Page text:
Sea Otter Life
The sea otter is an almost exclusively marine animal, spending little time ashore. Its fur is thick and glossy and ranges in colour from black to dark brown, with some white tipped hairs. The large, blunt head, throat and chest are all creamy white. Its ears are almost hidden in its fur and its eyes are small. Sea otters are propelled through the water using their long, well-defined flipper-like hind feet. The forelegs are comparatively small, with five-fingered forepaws, which are used to grasp shell fish and other prey.
The sea otter is the only carnivore to have four incisor teeth in its lower jaw. These are used to break open the shells of crabs, sea urchins and other shellfish.
It is also unusual in that it has no layer of fat or blubber under the skin. Instead, air trapped inside the thick fur provides insulation and prevents excessive heat loss. Up to 10% of a sea otter's life is occupied with the cleaning and grooming of its fur. If the fur is damaged or polluted with oil, it loses its effectiveness, so the sea otter may die from cold and exposure.
Their luxurious coats brought sea otters to the brink of extinction. Killer whales and sharks are their natural predators, but humans have proved to be by far their biggest enemies. In the 18th century they were mercilessly exploited by European fur hunters until only a few were left.
Stories are told of how sea otters nuzzled hunters who were about to club them to death, and of others who on seeing hunters' guns trained on them, turned their backs and covered their eyes with their forepaws. By the beginning of the last century, sea otters were so rare that pelts could fetch $1000 each.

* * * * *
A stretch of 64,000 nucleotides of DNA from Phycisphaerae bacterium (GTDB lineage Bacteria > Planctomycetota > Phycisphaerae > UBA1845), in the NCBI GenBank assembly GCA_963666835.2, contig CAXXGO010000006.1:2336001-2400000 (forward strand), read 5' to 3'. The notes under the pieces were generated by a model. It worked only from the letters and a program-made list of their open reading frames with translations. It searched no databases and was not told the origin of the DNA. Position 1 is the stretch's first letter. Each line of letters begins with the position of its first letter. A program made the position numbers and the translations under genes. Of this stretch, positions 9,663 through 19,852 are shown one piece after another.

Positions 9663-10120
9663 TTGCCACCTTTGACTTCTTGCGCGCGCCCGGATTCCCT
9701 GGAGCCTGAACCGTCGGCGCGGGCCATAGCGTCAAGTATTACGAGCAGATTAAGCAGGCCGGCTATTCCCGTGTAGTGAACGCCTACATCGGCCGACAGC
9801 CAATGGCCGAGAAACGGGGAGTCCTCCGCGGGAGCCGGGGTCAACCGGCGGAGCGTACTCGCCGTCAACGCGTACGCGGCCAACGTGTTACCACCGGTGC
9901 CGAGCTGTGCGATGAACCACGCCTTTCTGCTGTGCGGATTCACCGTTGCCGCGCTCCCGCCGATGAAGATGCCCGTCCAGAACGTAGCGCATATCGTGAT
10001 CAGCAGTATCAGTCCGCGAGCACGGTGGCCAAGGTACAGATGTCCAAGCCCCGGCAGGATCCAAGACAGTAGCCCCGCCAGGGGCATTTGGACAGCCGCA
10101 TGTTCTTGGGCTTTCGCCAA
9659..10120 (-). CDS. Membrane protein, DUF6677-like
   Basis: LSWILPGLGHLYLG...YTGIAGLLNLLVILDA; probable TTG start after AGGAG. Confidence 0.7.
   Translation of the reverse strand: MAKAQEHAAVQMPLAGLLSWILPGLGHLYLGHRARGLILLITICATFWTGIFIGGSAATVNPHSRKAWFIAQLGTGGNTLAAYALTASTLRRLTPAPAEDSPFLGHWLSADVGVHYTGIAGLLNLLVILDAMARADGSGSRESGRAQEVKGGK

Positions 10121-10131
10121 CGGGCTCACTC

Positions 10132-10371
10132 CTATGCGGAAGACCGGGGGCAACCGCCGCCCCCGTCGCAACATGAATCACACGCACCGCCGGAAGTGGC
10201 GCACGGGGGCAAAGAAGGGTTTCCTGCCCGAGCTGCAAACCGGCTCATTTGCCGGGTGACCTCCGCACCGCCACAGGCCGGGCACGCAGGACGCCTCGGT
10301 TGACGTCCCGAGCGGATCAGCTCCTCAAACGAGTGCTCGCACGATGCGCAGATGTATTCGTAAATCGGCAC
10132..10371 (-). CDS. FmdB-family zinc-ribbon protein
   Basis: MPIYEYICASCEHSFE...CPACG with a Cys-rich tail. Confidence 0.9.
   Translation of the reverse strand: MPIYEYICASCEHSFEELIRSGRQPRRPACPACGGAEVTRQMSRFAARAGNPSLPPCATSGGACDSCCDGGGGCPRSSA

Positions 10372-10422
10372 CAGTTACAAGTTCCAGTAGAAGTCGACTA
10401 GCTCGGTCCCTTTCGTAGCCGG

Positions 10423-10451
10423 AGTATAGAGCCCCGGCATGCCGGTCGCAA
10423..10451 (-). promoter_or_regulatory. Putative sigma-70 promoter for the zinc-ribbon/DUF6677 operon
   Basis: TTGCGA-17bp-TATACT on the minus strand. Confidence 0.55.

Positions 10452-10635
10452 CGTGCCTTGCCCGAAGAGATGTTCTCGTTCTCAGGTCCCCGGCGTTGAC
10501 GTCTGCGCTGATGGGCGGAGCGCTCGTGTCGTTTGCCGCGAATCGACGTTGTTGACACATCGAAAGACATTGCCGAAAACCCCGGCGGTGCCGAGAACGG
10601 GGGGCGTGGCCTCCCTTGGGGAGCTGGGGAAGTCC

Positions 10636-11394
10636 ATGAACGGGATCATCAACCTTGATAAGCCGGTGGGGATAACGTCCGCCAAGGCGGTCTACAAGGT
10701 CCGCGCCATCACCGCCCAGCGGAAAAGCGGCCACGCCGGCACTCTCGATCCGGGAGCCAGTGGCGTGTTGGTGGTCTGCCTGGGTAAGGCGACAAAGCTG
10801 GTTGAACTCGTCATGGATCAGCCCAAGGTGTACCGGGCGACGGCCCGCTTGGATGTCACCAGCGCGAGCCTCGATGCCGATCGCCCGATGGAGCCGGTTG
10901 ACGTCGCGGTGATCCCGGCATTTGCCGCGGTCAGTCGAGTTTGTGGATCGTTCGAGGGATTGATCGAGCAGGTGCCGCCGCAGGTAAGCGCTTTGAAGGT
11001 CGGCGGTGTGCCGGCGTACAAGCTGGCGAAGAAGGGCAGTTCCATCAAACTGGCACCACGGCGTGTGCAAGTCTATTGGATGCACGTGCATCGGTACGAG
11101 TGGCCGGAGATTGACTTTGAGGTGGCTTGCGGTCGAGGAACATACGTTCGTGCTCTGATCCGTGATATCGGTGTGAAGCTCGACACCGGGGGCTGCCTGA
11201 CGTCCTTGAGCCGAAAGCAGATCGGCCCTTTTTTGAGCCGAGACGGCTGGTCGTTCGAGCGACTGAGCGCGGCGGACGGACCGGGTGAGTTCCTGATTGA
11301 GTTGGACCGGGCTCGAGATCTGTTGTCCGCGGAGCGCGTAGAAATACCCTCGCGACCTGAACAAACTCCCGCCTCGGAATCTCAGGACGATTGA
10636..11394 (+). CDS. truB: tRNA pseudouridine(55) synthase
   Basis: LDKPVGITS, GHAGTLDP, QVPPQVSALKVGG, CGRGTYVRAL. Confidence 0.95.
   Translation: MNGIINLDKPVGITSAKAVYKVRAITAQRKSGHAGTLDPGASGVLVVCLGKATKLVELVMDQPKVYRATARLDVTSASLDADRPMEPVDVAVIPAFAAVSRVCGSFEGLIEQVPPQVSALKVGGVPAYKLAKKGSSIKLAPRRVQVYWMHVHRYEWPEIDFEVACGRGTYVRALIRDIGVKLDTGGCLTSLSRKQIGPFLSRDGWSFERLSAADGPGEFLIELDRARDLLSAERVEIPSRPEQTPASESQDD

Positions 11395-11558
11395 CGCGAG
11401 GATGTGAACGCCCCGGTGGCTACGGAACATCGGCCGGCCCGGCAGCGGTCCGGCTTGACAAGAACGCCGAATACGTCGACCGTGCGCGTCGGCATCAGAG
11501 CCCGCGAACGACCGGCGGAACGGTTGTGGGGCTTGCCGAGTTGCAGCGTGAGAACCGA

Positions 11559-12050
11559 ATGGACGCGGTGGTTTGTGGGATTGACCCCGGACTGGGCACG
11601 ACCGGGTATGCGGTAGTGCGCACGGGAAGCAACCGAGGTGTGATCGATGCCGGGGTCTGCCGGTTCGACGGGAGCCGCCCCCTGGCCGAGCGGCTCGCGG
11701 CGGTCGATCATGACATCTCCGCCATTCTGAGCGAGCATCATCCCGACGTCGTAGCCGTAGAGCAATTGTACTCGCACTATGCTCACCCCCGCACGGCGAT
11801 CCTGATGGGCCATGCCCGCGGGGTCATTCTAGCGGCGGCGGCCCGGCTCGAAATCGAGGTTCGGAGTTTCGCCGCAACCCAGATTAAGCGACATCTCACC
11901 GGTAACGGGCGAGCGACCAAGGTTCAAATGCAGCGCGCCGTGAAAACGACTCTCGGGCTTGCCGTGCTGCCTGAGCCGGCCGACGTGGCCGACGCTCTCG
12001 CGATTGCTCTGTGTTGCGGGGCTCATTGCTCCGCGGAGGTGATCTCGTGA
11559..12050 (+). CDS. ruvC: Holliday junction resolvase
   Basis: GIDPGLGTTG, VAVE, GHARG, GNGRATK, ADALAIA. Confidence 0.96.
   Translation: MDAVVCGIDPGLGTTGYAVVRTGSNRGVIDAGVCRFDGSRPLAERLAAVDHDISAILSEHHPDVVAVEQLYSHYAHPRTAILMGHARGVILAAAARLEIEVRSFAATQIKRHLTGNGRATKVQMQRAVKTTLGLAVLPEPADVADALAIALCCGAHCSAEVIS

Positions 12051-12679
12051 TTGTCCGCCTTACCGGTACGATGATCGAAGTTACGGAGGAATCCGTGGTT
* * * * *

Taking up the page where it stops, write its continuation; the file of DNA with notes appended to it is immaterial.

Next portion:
Fortunately though, the American government passed a law in 1910 prohibiting the capture of sea otters in American waters. By 1911 other governments had also brought in legal protection for sea otters. By this time the sea otter population was down to about 1,000 worldwide. Now the population has risen to over 130,000, but sea otters still only occupy one-fifth of their original range, with colonies in California, western Alaska, and the Commander and Kurile Islands north of Japan. Sea otter population growth has stalled in recent years and there are only about 3,000 southern sea otters left in the wild today.
If it were not for government protection it almost certainly would have become extinct. Though with it's population still decreasing it is doubtful whether the sea otter will ever reoccupy its full range and it is still classified as endangered by the IUCN.Read More: Sea Otter Habits